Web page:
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Camel Wrestling Festivals of Yuruks

The camel wrestling festivals which Yuruks are interested in have played an important role in the preservation of the Camel trade culture. “Camel wrestling” is a very interesting example of ethnic cultural heritage that has survived in Anatolia. As a matter of fact, Turkey is the only country in the world where camel wrestling is still widely practiced today.

In Turkey, camel wrestlers exist in about 100 settlements in the provinces of Canakkale, Balikesir, Izmir, Manisa, Aydin, Denizli, Mugla, and Antalya. The spatial distribution of wrestling organizations reveals the presence of a specific cultural region where “the culture of camel wrestling” is maintained in Western Anatolia. In Anatolia, camel wrestling began to flourish in the Aegean Region as of the first half of the nineteenth century. The popularity of camel wrestling in this geographical area is explained by a number of factors, and the tradition of camel trade which is an important characteristic of the Yuruk culture should be emphasized (?ali§kan 2012: 374).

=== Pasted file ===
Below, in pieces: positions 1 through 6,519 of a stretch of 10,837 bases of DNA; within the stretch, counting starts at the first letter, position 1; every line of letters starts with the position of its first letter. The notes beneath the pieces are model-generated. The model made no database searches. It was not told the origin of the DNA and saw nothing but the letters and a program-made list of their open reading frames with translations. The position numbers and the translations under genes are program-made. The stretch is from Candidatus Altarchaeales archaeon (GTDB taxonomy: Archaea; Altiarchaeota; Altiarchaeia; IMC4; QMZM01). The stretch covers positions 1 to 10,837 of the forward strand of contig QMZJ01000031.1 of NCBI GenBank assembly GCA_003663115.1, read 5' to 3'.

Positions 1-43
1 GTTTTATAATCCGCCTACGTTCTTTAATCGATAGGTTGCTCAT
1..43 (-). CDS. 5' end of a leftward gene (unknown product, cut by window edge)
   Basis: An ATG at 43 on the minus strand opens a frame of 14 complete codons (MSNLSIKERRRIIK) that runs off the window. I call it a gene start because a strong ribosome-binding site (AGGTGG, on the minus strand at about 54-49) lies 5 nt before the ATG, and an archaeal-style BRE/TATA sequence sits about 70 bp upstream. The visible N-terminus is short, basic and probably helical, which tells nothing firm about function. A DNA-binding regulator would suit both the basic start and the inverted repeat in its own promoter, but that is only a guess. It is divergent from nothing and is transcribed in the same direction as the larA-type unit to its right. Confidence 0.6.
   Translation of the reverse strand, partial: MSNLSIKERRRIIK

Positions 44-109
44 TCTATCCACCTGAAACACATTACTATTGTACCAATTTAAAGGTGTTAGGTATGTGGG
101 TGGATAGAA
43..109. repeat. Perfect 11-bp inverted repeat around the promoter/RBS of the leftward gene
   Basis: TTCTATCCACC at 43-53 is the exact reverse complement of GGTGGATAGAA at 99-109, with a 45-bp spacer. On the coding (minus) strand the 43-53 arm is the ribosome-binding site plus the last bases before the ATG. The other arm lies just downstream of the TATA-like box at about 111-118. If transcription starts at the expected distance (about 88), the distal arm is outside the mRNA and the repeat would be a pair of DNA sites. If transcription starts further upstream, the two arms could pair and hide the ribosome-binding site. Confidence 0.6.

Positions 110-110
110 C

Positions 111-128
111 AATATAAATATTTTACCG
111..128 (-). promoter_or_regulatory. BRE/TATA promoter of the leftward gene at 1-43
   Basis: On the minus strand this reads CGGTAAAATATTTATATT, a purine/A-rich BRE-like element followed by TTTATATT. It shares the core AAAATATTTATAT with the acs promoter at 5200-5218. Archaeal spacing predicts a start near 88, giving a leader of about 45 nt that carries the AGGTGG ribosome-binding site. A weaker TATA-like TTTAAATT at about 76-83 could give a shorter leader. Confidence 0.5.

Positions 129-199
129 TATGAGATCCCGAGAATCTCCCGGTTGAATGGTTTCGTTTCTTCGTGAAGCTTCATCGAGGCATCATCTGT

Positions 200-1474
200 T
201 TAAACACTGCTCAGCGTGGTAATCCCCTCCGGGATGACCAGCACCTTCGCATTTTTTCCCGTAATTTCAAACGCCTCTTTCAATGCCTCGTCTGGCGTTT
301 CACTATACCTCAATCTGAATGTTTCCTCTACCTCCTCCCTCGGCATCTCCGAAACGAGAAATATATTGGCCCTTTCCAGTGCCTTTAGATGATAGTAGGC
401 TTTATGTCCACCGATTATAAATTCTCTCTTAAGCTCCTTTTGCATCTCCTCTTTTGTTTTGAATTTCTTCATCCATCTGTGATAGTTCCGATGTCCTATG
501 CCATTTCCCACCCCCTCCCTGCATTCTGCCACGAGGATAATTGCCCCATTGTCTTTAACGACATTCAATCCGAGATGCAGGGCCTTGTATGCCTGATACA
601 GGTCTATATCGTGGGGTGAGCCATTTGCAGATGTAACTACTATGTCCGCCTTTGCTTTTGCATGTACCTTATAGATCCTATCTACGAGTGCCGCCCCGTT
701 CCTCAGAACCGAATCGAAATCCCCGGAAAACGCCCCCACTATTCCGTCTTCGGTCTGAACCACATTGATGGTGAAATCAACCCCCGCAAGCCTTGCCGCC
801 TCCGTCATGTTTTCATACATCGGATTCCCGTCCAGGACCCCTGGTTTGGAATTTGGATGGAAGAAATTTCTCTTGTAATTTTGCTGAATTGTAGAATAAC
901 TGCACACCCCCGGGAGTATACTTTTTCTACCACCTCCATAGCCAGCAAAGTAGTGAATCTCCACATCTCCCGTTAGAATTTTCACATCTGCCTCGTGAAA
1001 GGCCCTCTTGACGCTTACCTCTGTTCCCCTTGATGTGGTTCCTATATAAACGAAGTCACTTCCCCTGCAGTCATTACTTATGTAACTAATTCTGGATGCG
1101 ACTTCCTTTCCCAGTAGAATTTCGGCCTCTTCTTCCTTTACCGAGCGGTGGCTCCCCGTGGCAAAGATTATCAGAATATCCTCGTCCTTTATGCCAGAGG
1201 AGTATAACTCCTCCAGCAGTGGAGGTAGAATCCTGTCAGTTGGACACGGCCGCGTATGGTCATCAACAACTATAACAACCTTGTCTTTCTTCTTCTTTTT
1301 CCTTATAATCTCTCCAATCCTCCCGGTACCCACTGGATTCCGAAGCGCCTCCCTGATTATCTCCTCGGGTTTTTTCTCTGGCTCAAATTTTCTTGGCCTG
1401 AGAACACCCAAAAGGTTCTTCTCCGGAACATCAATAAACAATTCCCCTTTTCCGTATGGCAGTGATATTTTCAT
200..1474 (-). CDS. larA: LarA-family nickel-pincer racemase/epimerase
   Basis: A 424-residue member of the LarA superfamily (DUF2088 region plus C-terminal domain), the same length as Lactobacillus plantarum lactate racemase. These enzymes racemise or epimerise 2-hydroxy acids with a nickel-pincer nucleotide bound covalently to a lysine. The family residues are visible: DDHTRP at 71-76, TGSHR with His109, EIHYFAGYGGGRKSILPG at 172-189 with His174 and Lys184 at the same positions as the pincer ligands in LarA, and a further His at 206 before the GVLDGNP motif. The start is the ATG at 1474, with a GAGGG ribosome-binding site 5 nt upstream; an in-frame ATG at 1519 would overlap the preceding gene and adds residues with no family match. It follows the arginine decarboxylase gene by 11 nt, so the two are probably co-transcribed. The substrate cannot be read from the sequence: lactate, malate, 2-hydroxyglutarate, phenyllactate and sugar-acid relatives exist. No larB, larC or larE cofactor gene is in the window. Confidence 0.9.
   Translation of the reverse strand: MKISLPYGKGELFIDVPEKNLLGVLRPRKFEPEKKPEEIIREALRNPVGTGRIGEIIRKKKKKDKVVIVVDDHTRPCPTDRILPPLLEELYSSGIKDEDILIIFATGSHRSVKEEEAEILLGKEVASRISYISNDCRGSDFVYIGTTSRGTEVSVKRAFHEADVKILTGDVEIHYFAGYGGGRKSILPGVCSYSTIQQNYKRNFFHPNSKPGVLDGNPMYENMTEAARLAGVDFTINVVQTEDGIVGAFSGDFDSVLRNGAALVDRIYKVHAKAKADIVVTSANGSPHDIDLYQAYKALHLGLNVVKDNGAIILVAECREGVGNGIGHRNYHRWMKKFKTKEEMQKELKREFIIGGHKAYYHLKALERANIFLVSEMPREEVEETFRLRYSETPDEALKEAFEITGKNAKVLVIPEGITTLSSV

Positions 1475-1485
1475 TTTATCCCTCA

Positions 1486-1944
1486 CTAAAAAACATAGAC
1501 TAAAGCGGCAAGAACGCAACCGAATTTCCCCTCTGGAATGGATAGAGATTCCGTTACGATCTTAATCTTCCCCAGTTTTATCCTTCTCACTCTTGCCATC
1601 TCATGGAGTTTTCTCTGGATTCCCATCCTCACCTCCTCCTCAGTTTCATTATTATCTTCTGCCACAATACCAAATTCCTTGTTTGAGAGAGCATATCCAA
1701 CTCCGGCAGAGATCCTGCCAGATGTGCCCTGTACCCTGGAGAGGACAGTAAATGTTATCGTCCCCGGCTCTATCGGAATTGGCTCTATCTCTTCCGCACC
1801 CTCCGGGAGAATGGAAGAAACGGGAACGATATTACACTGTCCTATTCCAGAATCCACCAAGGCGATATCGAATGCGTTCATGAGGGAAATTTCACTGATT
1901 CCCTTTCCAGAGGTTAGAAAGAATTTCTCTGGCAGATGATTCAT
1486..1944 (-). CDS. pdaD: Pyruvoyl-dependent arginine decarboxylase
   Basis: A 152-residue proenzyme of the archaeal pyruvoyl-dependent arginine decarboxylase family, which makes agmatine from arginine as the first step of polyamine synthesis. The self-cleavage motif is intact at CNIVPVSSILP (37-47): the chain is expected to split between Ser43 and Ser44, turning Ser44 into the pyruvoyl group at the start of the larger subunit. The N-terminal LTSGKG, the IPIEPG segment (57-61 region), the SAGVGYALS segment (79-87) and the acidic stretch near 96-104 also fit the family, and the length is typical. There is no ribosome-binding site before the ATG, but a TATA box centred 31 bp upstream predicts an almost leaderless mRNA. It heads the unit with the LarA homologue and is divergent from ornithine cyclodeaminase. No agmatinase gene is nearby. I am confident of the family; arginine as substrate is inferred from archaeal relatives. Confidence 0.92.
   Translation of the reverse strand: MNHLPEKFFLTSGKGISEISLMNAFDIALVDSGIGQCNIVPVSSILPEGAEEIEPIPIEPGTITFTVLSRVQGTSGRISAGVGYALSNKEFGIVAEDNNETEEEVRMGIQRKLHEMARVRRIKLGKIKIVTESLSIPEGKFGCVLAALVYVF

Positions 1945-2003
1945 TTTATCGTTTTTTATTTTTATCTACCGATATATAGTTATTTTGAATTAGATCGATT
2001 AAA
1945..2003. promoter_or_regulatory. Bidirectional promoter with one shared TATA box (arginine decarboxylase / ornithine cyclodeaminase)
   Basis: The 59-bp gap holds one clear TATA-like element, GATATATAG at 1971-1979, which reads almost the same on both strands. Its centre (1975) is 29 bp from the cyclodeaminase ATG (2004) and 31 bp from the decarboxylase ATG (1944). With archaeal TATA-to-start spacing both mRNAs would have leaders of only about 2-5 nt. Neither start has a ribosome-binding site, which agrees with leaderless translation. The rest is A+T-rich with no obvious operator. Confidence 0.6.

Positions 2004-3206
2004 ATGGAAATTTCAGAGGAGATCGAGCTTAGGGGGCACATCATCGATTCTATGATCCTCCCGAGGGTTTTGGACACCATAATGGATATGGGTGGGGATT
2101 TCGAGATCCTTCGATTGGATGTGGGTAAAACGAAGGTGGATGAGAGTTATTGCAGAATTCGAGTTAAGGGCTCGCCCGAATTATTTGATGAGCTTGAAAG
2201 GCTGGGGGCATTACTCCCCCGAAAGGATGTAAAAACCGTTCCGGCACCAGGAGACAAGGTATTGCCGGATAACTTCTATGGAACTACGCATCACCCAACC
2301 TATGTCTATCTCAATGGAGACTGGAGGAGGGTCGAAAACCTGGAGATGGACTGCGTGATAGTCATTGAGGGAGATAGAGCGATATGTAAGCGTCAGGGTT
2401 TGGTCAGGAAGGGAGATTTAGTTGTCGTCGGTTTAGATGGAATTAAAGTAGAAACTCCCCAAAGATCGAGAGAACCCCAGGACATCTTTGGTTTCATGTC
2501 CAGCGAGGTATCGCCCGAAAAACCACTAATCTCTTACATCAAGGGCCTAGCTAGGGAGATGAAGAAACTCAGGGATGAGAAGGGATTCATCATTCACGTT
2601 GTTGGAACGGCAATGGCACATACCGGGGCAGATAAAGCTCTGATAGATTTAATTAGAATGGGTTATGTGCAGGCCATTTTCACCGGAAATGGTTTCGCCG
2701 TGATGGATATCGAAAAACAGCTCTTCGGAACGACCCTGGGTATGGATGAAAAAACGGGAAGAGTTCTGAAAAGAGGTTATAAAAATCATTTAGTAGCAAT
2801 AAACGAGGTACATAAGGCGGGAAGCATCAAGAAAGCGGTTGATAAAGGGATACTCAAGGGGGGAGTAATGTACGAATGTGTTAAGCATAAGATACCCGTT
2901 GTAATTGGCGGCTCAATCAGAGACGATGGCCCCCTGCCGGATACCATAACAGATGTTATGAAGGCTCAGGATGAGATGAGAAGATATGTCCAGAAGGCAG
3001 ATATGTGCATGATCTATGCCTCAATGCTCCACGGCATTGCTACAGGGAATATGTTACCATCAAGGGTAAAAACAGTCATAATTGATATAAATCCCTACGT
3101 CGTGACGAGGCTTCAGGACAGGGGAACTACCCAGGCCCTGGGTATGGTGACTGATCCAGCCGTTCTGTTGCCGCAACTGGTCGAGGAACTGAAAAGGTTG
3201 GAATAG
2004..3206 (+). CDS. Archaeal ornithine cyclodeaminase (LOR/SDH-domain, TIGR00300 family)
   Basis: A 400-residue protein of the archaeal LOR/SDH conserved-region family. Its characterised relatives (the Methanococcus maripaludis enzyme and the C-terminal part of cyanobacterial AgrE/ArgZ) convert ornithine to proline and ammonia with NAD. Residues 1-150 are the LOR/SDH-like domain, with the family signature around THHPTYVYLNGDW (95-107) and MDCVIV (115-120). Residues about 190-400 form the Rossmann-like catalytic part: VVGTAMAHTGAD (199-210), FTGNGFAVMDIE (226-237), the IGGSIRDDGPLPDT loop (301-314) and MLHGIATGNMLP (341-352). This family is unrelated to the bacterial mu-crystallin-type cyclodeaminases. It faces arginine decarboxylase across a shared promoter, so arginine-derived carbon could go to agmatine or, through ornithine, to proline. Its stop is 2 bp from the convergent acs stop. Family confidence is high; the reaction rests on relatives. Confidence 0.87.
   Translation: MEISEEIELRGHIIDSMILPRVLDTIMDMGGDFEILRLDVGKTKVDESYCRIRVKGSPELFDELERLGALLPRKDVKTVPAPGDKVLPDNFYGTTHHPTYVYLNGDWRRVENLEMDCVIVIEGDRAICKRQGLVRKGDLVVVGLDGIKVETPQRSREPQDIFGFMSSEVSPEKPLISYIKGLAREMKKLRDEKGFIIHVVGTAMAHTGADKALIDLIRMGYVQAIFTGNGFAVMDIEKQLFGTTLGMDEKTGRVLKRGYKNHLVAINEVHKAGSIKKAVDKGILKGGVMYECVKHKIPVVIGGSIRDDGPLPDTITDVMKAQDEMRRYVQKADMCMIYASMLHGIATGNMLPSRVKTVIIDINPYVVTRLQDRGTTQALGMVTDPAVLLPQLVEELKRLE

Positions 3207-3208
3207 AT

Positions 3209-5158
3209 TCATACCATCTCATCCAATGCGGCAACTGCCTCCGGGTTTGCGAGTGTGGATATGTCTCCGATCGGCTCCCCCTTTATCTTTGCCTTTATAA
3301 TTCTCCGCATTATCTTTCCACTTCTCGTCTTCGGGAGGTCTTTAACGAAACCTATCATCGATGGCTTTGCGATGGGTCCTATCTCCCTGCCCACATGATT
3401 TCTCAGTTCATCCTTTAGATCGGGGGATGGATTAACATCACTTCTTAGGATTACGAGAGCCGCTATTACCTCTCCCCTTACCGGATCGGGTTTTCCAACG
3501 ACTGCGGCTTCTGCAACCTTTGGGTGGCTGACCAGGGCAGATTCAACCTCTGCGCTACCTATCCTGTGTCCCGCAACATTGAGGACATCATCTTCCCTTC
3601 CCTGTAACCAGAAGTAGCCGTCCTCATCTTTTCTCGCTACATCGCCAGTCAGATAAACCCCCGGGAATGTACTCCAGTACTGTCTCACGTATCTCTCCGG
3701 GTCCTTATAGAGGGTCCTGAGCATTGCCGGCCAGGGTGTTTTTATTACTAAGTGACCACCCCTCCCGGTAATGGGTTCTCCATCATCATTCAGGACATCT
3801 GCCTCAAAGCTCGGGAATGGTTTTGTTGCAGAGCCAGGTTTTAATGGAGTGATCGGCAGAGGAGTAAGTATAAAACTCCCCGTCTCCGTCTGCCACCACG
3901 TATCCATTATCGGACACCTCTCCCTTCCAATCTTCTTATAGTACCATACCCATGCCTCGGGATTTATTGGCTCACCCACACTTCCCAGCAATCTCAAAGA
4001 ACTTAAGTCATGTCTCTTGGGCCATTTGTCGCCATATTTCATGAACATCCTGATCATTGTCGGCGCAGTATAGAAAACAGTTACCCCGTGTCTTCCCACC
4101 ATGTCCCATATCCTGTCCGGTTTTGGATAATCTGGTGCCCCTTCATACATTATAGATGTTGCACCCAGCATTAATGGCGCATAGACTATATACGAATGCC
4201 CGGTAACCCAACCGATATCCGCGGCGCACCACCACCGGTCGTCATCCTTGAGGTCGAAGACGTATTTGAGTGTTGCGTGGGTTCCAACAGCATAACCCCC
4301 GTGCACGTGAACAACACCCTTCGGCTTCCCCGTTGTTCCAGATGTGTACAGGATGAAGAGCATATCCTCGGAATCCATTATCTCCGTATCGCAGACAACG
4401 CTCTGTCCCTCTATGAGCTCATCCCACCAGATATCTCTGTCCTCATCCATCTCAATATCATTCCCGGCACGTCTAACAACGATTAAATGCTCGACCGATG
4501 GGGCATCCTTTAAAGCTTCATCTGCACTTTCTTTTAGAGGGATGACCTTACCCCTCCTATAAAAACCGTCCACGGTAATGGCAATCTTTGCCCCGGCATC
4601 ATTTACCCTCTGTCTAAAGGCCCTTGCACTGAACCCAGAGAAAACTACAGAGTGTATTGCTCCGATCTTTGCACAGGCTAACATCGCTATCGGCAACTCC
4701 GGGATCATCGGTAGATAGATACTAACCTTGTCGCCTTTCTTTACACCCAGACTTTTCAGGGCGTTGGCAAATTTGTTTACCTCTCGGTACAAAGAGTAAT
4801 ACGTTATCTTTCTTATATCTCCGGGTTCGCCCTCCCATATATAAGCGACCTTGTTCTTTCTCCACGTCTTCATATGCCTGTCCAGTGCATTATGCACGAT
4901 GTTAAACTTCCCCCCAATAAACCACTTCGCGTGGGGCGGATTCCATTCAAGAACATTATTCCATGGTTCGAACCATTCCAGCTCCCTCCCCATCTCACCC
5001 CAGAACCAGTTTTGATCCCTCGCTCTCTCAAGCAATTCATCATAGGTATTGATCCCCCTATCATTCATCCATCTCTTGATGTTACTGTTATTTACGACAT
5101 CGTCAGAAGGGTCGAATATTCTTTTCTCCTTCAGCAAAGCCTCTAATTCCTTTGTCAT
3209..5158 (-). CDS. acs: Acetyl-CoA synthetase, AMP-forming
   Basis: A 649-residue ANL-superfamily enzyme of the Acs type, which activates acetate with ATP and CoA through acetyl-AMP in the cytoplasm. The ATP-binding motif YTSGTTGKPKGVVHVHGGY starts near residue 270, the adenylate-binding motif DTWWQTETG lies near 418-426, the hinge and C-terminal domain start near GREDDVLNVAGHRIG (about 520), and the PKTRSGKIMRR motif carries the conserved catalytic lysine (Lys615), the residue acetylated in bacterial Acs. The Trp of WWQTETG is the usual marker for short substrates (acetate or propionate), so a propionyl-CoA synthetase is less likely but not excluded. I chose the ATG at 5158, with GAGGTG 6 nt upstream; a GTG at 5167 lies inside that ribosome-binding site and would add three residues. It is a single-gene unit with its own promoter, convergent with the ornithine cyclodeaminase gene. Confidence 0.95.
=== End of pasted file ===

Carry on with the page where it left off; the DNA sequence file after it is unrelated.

Camel wrestling events are organized on Sundays between late November and mid-March, and attending these events is part of the local way of life in these rural communities. The number of spectators during a season is about 500 thousand (Caliban 2013: 796).

The cultural atmosphere at these festivals (where traditional music and dances are performed by Yuruks dressed in traditional clothes and special food like the camel sucuk barbecue is served) attracts numerous visitors from outside of the community. In particular, when these events are organized in communities situated close to the main touristic centres (e.g. Selpuk, Ku^adasi, Bodrum, and Demre), they are attended by numerous foreign visitors.

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